I know this doesn’t help with your situation, but I hope it does explain a bit more about the difficulty surrounding an MS diagnosis, and why it’s often not possible to get a yes/no answer straight away. It doesn’t help that there’s no single test that can prove OR disprove it, so diagnosing is a bit like looking at an incomplete jigsaw. When do you have enough pieces to be “sure” what the picture is? If you guess too soon, you might be wrong.

Tina

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Hi I had an attack last June just after having my baby got told CIS Then had another attack requiring hospitalising and got dx. I asked if I needed another scan and got told no they had more than enough evidence from the scans. Hope it will be a one off for your other half x

Hi Tina thanks for your response which has made things a bit clearer to me. what my concern is now though if this is just a one off incident then how does he go about telling his employer? You see he worked offshore on the rigs and was not on a contract so he is effectivley made redundant when onshore or off ill which in his case the now and he does not get paid. So when or if he recovers from this how does he explain to his employer can he go back to work? and what about benefits is he able to claim even though he has not had a dx as we need financial help. You are right its all about limboland the now which is frustrating :frowning:

Thanks Emfraserburgh I hoep so also xx

Hi again Shaz,

I don’t have personal experience of benefits, BUT I do know it’s how badly the person is affected that determines whether they’re eligible for anything, NOT what their diagnosis is - or even whether they have one. As long as the medics do agree about the nature and extent of any disability, it shouldn’t matter that they’re unable to say for sure what’s causing it - it’s all about the practical effects on what you can or can’t do, not the name of it.

As for work, as a general rule, you do not have to disclose any medical conditions to an employer, BUT there may be certain occupations that are an exception, as I do not think you could have, say, a soldier or airline pilot with a serious undisclosed condition. Offshore work may fall into this category. This question has cropped up before, but I did not know the answer, and I’m not sure we ever found out, because I don’t think the person ever posted again, to say what happened.

Many years ago, before I got ill, I was in the Merchant Navy, and I do know it’s the only job for which I ever required a medical. Of course, times and laws have changed since then - not always for the better. I’m absolutely positive I was still paid while ashore, for example, and would have been entitled to sick pay - had I got sick at that time.

Redundancy and sickness aren’t interchangeable, even for fixed-term workers, so if your partner was “on a contract” when he was taken ill, his illness shouldn’t have terminated the contract, and he should have been entitled to (at least) statutory sick pay, and possibly more, depending on the contract that company offers (some pay a lot more than the state minimum).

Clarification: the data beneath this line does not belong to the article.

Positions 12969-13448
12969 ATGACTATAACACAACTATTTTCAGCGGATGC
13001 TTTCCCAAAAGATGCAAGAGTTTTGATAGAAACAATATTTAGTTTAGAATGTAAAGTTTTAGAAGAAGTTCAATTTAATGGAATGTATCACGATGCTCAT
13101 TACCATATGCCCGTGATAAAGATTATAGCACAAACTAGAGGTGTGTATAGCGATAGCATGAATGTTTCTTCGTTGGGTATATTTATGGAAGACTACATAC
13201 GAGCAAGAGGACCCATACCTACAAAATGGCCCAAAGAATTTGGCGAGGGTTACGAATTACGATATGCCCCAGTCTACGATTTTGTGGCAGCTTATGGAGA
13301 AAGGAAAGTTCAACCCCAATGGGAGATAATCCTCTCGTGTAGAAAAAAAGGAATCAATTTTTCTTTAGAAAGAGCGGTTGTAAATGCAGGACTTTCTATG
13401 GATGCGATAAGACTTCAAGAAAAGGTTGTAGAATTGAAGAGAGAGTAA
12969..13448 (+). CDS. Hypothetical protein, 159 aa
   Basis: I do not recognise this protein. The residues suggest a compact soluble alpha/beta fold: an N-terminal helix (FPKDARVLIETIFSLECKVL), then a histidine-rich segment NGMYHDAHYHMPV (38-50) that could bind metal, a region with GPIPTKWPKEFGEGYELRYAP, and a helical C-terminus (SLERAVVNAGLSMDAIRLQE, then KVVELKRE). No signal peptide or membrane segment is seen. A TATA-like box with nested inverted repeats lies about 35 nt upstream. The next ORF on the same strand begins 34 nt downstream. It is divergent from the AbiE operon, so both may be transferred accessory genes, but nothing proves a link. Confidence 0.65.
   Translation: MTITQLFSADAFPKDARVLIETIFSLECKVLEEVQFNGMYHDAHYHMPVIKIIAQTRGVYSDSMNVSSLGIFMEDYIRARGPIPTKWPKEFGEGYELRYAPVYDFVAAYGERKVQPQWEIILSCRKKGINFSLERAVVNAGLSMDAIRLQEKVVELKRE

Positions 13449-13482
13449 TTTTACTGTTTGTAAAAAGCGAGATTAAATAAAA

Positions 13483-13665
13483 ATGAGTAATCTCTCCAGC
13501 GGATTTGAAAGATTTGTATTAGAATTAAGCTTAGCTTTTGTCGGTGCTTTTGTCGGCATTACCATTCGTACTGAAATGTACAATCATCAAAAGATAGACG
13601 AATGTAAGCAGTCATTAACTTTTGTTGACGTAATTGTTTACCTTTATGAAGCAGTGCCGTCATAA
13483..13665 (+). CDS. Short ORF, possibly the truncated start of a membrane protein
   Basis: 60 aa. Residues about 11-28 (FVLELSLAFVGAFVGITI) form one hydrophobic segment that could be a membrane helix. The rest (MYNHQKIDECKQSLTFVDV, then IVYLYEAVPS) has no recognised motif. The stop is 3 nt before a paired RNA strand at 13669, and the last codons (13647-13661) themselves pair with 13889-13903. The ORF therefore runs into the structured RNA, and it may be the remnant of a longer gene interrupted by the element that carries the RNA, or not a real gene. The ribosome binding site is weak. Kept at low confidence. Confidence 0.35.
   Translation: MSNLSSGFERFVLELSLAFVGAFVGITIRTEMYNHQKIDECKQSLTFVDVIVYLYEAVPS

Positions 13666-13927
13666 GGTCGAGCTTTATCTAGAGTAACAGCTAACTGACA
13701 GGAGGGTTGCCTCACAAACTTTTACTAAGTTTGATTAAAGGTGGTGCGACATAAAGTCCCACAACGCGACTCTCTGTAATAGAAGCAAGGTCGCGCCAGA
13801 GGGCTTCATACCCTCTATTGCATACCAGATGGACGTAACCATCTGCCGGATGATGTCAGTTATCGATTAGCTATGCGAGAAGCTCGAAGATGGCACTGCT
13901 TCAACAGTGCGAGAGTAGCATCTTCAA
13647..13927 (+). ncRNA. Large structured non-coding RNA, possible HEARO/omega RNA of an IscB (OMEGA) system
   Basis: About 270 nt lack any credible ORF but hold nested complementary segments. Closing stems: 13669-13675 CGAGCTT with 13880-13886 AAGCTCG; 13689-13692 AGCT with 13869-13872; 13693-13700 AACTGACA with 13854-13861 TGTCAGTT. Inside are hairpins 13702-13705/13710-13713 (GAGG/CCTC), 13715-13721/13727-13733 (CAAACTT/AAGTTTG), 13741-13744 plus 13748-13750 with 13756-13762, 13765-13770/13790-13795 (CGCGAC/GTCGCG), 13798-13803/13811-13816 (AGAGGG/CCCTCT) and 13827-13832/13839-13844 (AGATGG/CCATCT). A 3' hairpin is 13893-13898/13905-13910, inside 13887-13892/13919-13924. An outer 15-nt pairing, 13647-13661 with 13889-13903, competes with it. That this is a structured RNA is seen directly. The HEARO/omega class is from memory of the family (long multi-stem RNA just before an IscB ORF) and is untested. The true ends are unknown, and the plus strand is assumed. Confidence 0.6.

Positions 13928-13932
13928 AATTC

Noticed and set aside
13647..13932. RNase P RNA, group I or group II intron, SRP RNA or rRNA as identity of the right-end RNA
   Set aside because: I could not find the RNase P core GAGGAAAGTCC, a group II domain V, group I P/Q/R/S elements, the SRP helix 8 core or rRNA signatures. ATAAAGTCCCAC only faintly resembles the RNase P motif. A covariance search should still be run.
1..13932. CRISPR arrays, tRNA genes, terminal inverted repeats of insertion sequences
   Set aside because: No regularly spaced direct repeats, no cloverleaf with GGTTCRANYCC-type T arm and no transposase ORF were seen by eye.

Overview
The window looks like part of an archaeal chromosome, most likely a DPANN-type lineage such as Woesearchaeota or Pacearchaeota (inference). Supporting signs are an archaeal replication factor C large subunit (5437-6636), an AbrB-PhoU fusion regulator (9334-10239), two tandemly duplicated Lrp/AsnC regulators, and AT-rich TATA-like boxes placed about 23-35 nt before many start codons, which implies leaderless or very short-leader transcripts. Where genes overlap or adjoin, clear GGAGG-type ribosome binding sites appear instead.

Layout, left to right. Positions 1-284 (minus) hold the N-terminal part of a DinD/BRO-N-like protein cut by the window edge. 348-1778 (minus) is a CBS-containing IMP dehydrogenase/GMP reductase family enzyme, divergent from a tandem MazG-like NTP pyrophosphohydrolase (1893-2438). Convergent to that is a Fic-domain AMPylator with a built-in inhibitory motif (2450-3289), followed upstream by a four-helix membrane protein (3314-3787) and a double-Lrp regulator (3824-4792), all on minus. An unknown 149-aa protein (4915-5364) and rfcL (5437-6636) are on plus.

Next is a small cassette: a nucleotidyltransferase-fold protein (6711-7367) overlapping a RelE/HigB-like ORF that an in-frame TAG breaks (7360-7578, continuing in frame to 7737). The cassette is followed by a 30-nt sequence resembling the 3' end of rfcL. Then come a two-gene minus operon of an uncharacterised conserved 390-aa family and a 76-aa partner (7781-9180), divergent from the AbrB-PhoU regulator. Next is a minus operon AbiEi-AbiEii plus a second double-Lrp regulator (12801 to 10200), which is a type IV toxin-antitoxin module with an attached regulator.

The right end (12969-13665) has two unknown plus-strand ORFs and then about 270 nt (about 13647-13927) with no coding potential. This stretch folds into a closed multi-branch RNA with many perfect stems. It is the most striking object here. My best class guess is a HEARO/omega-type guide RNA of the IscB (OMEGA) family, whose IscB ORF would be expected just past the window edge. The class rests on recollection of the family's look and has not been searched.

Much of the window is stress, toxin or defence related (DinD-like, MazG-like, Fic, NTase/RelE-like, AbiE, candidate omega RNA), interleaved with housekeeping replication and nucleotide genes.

If, on the other hand, he was technically “between jobs” when illness struck, then obviously he would not be employed by anybody at that time, so nobody would have liability to pay sick pay.

I still don’t know if rig work is something where it 's OK to keep quiet about a serious or potentially serious medical problem. As someone who has been away at sea, I don’t personally consider it would be a suitable and safe environment for me, now I’m diagnosed with MS, even though my disease has been relatively non-aggressive so far. As things can change quite suddenly (in one case I literally went to bed fine, but woke up next morning unable to feel my feet), I don’t fancy being miles offshore when/if it happens. But I realise whether I’d want to or not is quite different from whether it’s actually allowed.

If a medical declaration or examination is required, I’m quite sure your partner will have to say something. In that case, he can only tell it like it is - he’s had some investigations; MS has been suggested, but there’s not universal agreement that’s what it is. I do not think a large, modern company, such as those associated with offshore drilling would be asking medical questions unless it was legal for them to do so, although most “ordinary” shore-based employers now cannot ask, or at least, can only ask if they make it voluntary to supply the information - e.g. for the purposes of collecting statistics, or to know if the person has any disabilities they might want the employer to be aware of - so they can fulfil their legal obligation to make “reasonable adjustments”.

What “reasonable adjustments” on an oil rig would consist of, I’ve absolutely no idea. I would have thought the challenging environment meant scope was quite limited for accommodating the needs of sick or disabled people, but that doesn’t necessarily mean there’s nothing they could do.

Tina

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My brother works as an operator in the oil industry and he has regular medical and he’s onshore at a plant. My dad worked offshore but not contract and he had tk pass a medical

Thanks Tina once again you do know your stuff you have been very helpful thank you for taking the time to reply. Once my partner is well again and hopefully gets back to normal then thats when he will look to see if he is allowed to work offshore again as you said only time will tell x